Experts warn emissions may quickly return to pre-pandemic levels

Experts warn emissions may quickly return to pre-pandemic levels
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The pandemic plunge in carbon emissions may be short-lived unless governments implement policies now that encourage actions such as increased public transportation, climate experts are warning.

Emissions plunged 17 percent globally at the onset of the pandemic, in spring 2020, but a September report by the World Meteorological Organization found they were on the rise again. Global carbon dioxide emissions fell just 6.4 percent last year.

“The biggest contributor to the drop in emissions in 2020 was the slowdown of road transport, and those emissions have rebounded as soon as the confinement eased in the various regions,” Corinne Le Quéré, a professor of climate change science at the University of East Anglia in the United Kingdom, told The Hill.


More activities are likely to resume as more people become vaccinated and states lift COVID-19 restrictions. While working from home remains widespread, an eventual return to the office may mean another round of increased emissions.

In the U.S., “there are several countervailing trends,” said Dan Becker, director of the Center for Biological Diversity’s Safe Climate Transport Campaign.

“I think there have been some people who are reluctant to use mass transit, which would be a disaster for mass transit and the environment,” he said. “On the other hand, I think there are a lot of people who have found it enjoyable and more productive to work from home and will want to continue to do so."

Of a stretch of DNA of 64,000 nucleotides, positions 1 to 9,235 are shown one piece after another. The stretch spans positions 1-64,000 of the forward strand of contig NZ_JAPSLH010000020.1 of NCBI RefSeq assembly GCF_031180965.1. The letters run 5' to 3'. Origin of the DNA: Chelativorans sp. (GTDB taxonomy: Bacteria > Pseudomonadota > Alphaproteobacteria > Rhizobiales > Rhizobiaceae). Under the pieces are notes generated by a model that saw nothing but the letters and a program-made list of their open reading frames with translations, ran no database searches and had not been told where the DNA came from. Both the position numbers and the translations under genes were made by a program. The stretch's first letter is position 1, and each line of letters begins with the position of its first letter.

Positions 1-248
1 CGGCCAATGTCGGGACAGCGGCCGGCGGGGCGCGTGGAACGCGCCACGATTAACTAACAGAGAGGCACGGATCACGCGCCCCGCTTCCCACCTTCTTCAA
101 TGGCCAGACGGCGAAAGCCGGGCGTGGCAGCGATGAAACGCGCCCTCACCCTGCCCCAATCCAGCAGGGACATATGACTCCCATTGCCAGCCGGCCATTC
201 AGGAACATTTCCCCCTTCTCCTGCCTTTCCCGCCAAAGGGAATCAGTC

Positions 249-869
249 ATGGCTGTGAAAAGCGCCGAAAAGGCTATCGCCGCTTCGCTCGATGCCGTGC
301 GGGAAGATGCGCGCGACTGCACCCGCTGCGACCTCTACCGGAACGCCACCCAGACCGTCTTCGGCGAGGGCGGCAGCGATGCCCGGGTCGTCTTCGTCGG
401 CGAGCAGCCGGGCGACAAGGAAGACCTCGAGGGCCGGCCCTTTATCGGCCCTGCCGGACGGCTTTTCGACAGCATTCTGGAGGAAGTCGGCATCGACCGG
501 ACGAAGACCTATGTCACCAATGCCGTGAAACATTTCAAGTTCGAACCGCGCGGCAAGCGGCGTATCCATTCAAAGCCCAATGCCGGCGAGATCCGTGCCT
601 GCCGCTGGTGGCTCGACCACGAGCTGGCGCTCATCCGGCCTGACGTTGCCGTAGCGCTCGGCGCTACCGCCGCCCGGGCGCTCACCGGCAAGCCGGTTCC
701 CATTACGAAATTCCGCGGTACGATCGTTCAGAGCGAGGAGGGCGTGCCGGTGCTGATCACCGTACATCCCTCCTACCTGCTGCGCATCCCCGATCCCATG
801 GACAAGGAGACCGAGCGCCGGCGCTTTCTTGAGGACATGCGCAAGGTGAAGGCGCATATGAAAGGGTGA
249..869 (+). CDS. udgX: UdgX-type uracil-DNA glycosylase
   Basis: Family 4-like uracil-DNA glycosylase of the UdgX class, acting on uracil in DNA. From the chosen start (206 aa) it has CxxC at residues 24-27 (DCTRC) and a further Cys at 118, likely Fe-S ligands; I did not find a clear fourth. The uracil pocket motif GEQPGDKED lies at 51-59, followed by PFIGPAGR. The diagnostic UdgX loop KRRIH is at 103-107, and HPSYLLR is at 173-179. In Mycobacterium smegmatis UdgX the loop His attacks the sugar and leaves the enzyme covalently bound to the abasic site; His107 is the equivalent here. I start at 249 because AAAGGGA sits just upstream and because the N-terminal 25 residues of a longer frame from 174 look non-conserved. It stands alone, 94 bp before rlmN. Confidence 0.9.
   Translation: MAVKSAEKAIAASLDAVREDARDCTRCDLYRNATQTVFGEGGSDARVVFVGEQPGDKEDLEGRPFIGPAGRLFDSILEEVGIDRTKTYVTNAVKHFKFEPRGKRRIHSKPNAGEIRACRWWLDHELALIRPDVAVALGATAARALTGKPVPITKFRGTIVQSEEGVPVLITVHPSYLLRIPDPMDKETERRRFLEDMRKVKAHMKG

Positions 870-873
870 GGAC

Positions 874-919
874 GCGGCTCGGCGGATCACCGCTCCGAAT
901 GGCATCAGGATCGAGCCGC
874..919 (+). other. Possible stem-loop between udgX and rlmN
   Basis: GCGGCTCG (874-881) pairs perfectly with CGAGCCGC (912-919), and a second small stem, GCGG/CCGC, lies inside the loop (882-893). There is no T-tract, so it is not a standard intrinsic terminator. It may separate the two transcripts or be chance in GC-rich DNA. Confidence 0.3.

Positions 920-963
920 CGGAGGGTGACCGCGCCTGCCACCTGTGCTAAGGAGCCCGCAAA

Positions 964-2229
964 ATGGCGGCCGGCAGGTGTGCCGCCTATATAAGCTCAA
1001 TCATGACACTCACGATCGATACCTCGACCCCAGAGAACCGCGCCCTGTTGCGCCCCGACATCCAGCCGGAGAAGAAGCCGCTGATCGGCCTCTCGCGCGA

Rob Jackson, a professor of earth system science at Stanford University, said the emergence from the pandemic is likely to lead to a spike in emissions, mainly because of cars.

“The quickest jump will come when everyone hops back in their cars and starts commuting regularly,” he said.


“COVID-19 may have killed public transportation," he added. "We don’t know how many years it will take to restore ridership or how much money it will take to prop up public transport until then.”

“Working from home could act to reduce emissions from road transport, at least in the short term,” Le Quéré  told The Hill. “However, there are other effects that go in the other direction, for example if people remain reluctant to use public transport. Road transport is a major source of emissions in the U.S. and Europe, so what we decide to do for mobility and commuting will have a major impact on emissions.”

The Biden administration has made emissions reduction a central part of its climate agenda, pledging to cut emissions by half of 2005 levels by 2030. Experts said the administration’s policy prescriptions in the immediate future will also be a decisive factor in whether emissions return to pre-pandemic levels.

The ultimate outcome, Becker said, depends largely on whether the U.S. in particular returns to the status quo on subsidies. Subsidized parking, he said, will lead to increased emissions, while tax credits for mass transit comparable to those given for parking could reduce them.

President BidenJoe BidenBiden says Beau's assessment of first 100 days would be 'Be who you are' Biden: McCarthy's support of Cheney ouster is 'above my pay grade' Conservative group sues over prioritization of women, minorities for restaurant aid MORE has "the ability to talk to the American people and say, 'Yes, we’ve gone through this terrible things, but we’ve learned some lessons. Let’s take advantages of the lessons we’ve learned,'" Becker added. "So there are things the administration can do in terms of both policy and rhetoric that can help."

Ellen Sciales, a spokesperson for Sunrise Movement, said more immediate, far-reaching action is necessary to prevent a return to pre-COVID emissions.

“To avert a return to pre-COVID emissions levels and to enact the policy need to meet the demands of the climate crisis, the U.S. must adopt a Green New Deal and rapidly reduce emissions across all sectors — that means electrifying transit, making public transit and alternative forms of transit more affordable and accessible, and eliminating greenhouse gas emissions from all major industries,” she said.